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Arts & Culture

Ohio, North Carolina Continue Aviation Truce with 'Wright Route' Road Trip

The Wright Flyer in Kitty Hawk, North Carolina.
Courtesy of the National Aviation Heritage Area
The Wright Flyer in Kitty Hawk, North Carolina.

Ohio and North Carolina are partnering again to put their "first in flight" rivalry to rest. Aviation non-profits and tourism officials from both states are launching a summer "Wright Route" road trip campaign.

"Let's get real," says Mackensie Wittmer, executive director of the National Aviation Heritage Area headquartered in Dayton. "In 2021, if we're going to travel this summer, it's going to be a road trip, and this is safe and fun and different. And for that aviation enthusiast or that roadtripper who maybe doesn't want to drive the main highway the whole time, this will be perfect for them."

She says the idea is to re-trace the route the Wright brothers took between Dayton and Kitty Hawk for their historic 1903 flight.

"This will be an education and tourism initiative that highlights, I'll call it the 'stops along the way,' " says Wittmer. "How did the Wright brothers get from Dayton to Kitty Hawk, and how can we - because we all need that summer road trip, right? - how can we enjoy that if we go either direction?"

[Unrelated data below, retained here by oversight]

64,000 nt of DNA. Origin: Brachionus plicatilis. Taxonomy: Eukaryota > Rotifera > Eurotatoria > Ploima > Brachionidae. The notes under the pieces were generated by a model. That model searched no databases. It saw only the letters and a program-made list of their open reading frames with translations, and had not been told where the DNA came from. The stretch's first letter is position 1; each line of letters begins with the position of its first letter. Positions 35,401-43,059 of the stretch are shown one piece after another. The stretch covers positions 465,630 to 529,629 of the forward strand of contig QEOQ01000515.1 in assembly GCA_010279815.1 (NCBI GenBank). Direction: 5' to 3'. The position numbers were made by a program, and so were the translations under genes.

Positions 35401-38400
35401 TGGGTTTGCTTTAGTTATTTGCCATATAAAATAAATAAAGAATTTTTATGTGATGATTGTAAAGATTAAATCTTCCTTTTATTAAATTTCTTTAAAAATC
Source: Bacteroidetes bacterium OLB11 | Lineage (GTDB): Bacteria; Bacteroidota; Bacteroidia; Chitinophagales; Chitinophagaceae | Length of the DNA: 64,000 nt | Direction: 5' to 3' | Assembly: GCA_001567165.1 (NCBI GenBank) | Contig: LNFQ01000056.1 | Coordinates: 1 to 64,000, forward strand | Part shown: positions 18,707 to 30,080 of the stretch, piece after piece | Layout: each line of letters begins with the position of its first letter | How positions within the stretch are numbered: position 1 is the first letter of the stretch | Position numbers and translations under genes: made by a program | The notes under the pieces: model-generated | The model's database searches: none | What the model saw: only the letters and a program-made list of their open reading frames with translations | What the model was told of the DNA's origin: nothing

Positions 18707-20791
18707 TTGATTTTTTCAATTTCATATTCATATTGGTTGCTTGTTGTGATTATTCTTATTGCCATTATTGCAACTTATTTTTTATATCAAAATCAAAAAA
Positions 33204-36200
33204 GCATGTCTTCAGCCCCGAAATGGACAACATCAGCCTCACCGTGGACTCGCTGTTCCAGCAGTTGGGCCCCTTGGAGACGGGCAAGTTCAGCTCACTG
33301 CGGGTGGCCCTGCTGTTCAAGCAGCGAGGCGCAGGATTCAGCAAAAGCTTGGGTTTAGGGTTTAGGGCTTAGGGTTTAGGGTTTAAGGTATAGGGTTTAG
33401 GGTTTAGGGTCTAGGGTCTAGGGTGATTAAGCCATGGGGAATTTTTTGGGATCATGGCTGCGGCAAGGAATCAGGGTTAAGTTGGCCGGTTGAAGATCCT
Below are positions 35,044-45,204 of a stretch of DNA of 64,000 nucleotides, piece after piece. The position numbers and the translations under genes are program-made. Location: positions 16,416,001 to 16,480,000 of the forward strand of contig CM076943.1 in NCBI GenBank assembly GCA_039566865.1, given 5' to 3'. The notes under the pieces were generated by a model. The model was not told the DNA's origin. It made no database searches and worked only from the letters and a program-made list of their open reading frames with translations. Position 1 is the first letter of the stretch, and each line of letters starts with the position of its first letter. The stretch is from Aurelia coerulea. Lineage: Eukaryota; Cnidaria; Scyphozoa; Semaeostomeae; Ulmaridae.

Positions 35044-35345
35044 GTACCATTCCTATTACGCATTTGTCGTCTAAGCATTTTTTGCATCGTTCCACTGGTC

The "Wright Route" will debut in the coming weeks and include stops where the brothers ate, rested and shopped for supplies. There will also be virtual components.

Last December, aviation groups in both states set aside their "first in flight" argument to hold a joint virtual ceremony honoring the Wright brothers' first flight.

Participating in the campaign are the National Aviation Heritage Area, Outer Banks Forever, the First Flight Society, the National Park Service at Dayton Aviation Heritage National Historical Park and Wright Brothers National Memorial.
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